Tearing Down the Myth of Paul Gauguin

Daisy Lafarge’s new novel makes it impossible to separate the art from the artist.

a painting by Paul Gauguin showing a woman in blue walking in front, two women seated on the grass a woman seated in front of a house, and two women walking in the background
No te aha oe riri (Why Are You Angry?), 1896 (The Art Institute of Chicago)

Reading Paul Gauguin’s fictionalized travelogue, Noa Noa, you’d be forgiven for thinking he’d stumbled upon an artist’s idyll when he arrived in Tahiti in 1891. “All the joys—animal and human—of a free life,” he wrote, “are mine.” Once a successful stockbroker in Paris, Gauguin told the French newspaper L’Echo de Paris before he left for Tahiti that he was rejecting the stifling “influence of civilization” to devote himself to art and pleasure. Despite his disappointment with how much French colonial rule had corrupted the island, Gauguin’s fascination with Polynesian culture and what he referred to as its “primitivism” characterizes much of his best-known work. His devotion to his artistic vision at all costs—his quest for creative paradise—has continued to intrigue us well into the 21st century. As Gauguin himself predicted, he has become more of a myth than a man.

Less appealing, however, is his documented proclivity for the young girls who served as his lovers and frequent subjects of his work. In his 1892 painting Manaò tupapaú (Spirit of the Dead Watching), a nude girl lies on her front, staring up at the viewer, on display and seemingly terrified. Gauguin’s biographers commonly assert that her name was Teha’amana; she was reportedly 13 when Gauguin pursued her, eventually giving her syphilis and impregnating her. More than 100 years later, in 2017, Louis Vuitton used Delightful Land, featuring a nude girl—likely Teha’amana—as a design for a luxury-handbag collection. That same year, Gauguin’s drawings of Polynesian women and girls were animated and projected onto the facade of the Grand Palais, in Paris, beaming out to passersby.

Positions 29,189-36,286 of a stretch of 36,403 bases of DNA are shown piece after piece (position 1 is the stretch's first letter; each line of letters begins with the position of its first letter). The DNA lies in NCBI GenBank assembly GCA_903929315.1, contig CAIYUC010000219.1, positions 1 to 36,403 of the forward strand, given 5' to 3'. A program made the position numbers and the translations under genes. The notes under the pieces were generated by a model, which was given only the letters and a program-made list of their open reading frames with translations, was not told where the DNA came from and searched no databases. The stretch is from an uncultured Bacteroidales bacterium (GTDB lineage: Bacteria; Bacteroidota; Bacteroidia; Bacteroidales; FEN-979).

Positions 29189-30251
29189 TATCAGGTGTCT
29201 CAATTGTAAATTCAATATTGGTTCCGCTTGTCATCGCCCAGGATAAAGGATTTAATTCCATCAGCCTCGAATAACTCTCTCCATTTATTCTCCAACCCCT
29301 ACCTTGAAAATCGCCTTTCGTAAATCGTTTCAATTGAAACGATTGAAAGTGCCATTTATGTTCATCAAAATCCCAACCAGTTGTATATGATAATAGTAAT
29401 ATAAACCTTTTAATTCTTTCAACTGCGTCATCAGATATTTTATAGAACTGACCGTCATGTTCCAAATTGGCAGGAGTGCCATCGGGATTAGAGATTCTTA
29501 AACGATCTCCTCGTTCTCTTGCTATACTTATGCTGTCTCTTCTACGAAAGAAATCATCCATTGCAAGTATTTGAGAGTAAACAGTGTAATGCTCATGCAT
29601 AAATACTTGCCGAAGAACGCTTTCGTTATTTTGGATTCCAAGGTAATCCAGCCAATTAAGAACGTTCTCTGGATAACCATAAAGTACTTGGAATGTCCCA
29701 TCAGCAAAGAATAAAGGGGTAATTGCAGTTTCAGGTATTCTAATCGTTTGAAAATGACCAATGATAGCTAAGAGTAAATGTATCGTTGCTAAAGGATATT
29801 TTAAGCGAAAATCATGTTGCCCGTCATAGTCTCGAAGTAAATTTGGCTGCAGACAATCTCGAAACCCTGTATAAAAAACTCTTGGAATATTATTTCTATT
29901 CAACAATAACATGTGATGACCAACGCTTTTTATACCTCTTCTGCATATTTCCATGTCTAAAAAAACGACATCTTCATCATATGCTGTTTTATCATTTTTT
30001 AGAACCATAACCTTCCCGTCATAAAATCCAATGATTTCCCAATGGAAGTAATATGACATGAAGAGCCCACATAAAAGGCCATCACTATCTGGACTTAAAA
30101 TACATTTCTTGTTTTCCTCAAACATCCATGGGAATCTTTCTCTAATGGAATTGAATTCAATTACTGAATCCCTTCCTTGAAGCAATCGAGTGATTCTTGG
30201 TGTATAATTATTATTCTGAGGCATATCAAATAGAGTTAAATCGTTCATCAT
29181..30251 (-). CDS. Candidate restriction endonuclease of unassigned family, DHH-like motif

Daisy Lafarge’s debut novel, Paul, takes a unique approach to an ongoing question: How, in the age of the #MeToo movement, should we interact with the work of men like Paul Gauguin? Superficially, Paul appears to follow in the vein of recent novels that address psychological and sexual violence––most notably Megan Nolan’s Acts of Desperation and Kate Elizabeth Russell’s My Dark Vanessa––by centering on a vulnerable young woman’s relationship with an abusive man, and extrapolating the nuances of that relationship as broader indications of modern misogyny. But Paul does something more complex: Larfarge uses the thoroughly contemporary story of a traumatized graduate on her European gap year to boldly reinterpret Gauguin’s life and legacy. By reconstructing one of the giants of the artistic canon as an irredeemable villain, the novel makes it impossible to separate the art from the artist. The titular character, Paul, an evocation of Gauguin, is so obviously reprehensible that we are forced to condemn him—and thus Gauguin himself, by extension. What, Paul asks us, is so fundamentally valuable about the artist’s work that we continue to view, sell, and celebrate it more than a century later?

Transposed to the 21st century, Lafarge’s Paul is the boorish, middle-aged owner of Noa Noa, a Pyrenean organic farm (named after Gauguin’s book). The narrator, Frances, a shy woman with a degree in medieval history who was fired from her job as a research assistant in Paris, finds the farm on a work-exchange website. She arrives at Noa Noa, which quickly reveals itself to be more of a commune than a place of work. Soon Paul is asking that she come to bed, and over time, his treatment of her worsens into psychological and sexual manipulation. The situation drives an already fragile Frances to the point of involuntary muteness, a silence that recalls Gauguin’s voiceless, painted subjects. Like his namesake, Paul has spent significant time in Tahiti, where he claims to have found true artistic liberty. Paul also used the people of Tahiti as muses—photographing where Gauguin painted—and sees the country as nothing more than the exotic backdrop for his journey of self-discovery. And the book implies that, like Gauguin, Paul had sexual relationships with young girls, which he excuses on the basis of a “cultural difference” in Tahiti that permitted him to engage in child exploitation without consequences.